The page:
Billionaires Cameron and Tyler Winklevoss, known for their legal battle with Mark Zuckerberg over the inception of Facebook, are contemplating establishing a UK foothold for their substantial cryptocurrency venture, citing an unfavourable environment in the US.
The Winklevoss brothers mentioned the potential creation of a “secondary headquarters” for their crypto exchange, Gemini, in London.
In the past week, the duo met with representatives from the Financial Conduct Authority (FCA) and the Bank of England as they survey potential sites for Gemini’s investment focus.
The failure of FTX, the insolvent exchange managed by Sam Bankman-Fried, has led to growing grievances among US cryptocurrency firms about an increasingly challenging regulatory landscape.
Cameron Winklevoss expressed concerns about the significant challenges currently being faced in the US that hinder progress, which is forcing them to explore international opportunities to keep their business expanding and to invest in hiring. He mentioned the UK as a potential choice for this expansion due to its favorable market conditions.
The Winklevoss twins envision a future where they employ more people overseas than in their home country, with some locations possibly surpassing the size of their US operations. Despite this, they don’t intend to fully abandon their US operations; rather, they aim to strategically respond to adversarial conditions by leveraging their right to take their business where it is more welcome.
Cameron described the UK, where their firm, Gemini, was among the first crypto-related companies to be regulated by the Financial Conduct Authority, as a ‘second home’. He praised the country’s long-standing traditions and expressed optimism about its potential leadership in the crypto space based on its current approach.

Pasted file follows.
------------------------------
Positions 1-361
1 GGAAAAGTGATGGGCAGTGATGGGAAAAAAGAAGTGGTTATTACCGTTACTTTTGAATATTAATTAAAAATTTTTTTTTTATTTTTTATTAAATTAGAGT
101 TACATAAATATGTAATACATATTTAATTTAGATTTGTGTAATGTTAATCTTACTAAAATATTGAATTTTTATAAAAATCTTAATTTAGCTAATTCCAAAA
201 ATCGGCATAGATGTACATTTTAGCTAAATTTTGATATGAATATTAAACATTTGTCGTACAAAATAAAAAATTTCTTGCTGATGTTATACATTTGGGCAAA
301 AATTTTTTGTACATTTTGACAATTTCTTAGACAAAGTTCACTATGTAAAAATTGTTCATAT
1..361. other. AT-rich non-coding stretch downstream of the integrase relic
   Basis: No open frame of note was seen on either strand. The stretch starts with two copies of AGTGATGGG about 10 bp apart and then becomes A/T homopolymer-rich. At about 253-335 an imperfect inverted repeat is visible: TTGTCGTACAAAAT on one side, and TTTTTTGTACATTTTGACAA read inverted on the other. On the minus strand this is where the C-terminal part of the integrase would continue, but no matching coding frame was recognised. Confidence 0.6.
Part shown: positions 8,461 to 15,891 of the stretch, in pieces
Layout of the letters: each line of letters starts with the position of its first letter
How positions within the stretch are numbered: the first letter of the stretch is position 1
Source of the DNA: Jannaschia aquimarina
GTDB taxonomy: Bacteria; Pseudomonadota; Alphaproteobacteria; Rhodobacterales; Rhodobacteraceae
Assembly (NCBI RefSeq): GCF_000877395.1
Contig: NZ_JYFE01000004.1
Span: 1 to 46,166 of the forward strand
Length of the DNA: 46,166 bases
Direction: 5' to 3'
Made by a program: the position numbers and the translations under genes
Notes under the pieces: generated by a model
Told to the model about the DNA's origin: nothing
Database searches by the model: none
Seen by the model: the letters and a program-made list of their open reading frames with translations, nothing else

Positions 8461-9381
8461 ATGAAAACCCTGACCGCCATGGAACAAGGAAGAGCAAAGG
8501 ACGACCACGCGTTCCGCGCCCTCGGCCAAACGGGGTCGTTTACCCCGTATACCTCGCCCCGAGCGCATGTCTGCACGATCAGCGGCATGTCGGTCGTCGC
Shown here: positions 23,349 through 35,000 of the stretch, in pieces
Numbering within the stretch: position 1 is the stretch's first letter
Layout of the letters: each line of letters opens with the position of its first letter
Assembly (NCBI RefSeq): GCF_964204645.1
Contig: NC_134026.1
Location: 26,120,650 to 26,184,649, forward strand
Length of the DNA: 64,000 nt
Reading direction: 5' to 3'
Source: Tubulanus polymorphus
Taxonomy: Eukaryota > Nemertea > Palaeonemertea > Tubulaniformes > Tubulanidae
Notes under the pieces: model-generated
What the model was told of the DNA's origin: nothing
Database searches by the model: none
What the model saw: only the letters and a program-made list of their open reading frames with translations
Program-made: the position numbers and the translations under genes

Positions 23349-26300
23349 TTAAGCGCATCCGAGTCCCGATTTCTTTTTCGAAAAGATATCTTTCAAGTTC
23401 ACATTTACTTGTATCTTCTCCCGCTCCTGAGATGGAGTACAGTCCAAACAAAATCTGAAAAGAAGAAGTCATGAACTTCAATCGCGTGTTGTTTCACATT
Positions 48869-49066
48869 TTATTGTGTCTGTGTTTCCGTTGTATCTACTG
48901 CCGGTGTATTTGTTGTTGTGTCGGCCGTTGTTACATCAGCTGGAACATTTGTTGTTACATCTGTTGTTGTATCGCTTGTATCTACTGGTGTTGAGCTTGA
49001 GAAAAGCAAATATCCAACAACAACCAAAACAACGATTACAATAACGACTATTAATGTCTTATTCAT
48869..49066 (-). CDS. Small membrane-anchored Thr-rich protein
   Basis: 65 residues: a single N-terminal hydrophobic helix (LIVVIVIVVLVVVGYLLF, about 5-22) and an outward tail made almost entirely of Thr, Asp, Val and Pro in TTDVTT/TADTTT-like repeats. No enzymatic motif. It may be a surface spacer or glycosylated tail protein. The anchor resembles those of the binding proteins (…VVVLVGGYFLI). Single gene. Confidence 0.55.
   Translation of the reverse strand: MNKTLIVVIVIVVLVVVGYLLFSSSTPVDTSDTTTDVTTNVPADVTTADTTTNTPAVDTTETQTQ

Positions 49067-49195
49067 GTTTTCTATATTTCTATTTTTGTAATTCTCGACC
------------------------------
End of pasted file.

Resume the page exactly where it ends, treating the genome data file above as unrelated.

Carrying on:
However, Tyler Winklevoss voiced concerns about the inconsistent attitude towards cryptocurrency companies in the UK, citing a recent report that likened the industry to gambling. He emphasized their desire to further invest in this market, given more consistent regulatory attitudes.
The twins, known for their legal dispute with Facebook’s Mark Zuckerberg, which resulted in a $65 million settlement, founded Gemini in 2015. They bet early on Bitcoin with an $11 million investment, which has made the 41-year-old brothers billionaires.
As part of their global expansion strategy, they are also considering investments in Ireland, Switzerland, Dubai, Abu Dhabi, Singapore, and Hong Kong.
Earlier this year, the US Securities and Exchange Commission accused Gemini of dealing in unregistered securities. This is part of a series of US clampdowns on cryptocurrency firms, a move which Gemini labelled as “entirely counterproductive”.
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